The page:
Ansprachen anlässlich der Einweihungsfeier des Denkmals auf dem Soldaten-Friedhof zu Roeselare am 1. August 1915.

Page 6 and 7.


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BerichtGeplaatst: 27 Mrt 2009 16:18    Onderwerp: Reageer met quote

I have a special request for the members of this forum, if you ever visit the Langemarck cemetery, would you please take a photo of his grave site and Email it to me at: roberttremblay66@yahoo.com I will post it here. Thank you.
(Hermann’s grave was formerly marked by a wooden cross, it has now been replaced with a flat stone marker at the burial plot A/3936.)

Kind regards,
___________
Robert Tremblay

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BerichtGeplaatst: 27 Mrt 2009 16:48    Onderwerp: Reageer met quote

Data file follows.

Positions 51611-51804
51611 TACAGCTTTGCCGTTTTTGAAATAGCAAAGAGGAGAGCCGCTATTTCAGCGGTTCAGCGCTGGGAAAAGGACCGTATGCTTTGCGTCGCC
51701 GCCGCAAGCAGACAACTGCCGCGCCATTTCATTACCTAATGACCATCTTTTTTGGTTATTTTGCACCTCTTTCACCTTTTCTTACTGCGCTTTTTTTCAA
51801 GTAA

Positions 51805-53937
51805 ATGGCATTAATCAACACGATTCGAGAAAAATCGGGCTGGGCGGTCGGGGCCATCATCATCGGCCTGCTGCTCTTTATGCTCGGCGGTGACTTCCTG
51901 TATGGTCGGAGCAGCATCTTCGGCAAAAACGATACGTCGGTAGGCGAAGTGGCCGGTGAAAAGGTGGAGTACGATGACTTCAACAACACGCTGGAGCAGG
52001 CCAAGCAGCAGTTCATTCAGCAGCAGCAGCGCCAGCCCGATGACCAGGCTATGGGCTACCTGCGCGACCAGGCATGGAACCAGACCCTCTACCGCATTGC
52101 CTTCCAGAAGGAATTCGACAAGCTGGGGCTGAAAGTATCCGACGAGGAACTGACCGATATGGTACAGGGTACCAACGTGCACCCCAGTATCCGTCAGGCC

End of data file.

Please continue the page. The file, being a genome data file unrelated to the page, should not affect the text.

Thank you! You own a magnificent site!
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BerichtGeplaatst: 27 Mrt 2009 17:17    Onderwerp: Reageer met quote

I was just there a couple of weeks ago, but I'm might go this weekend.

Last time I was there, parts of the cemetery were taped off for landscaping works though....

Wienne
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Than the pride that divides when a colourful rag is unfurled'

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BerichtGeplaatst: 28 Mrt 2009 5:44    Onderwerp: Reageer met quote

@ Yvonne,
You are really too generous…. http://www.kaiserscross.com/ belongs to Chris Boonzaier, I only contributed the finished text and photos for the H. Koopmann article.

@ Wienne
This would be fantastic!!! Wink I was not expecting such a quick response. If you’re going to return to the cemetery, I would also appreciate a better photo of his carved name (HERM. KOOPMANN) on the entrance building oak panels.

Cheers,
_________
Robert
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BerichtGeplaatst: 03 Apr 2009 8:26    Onderwerp: Reageer met quote

I sent some pictures to Robert of Hermann Koopmann at Langemark Cemetery.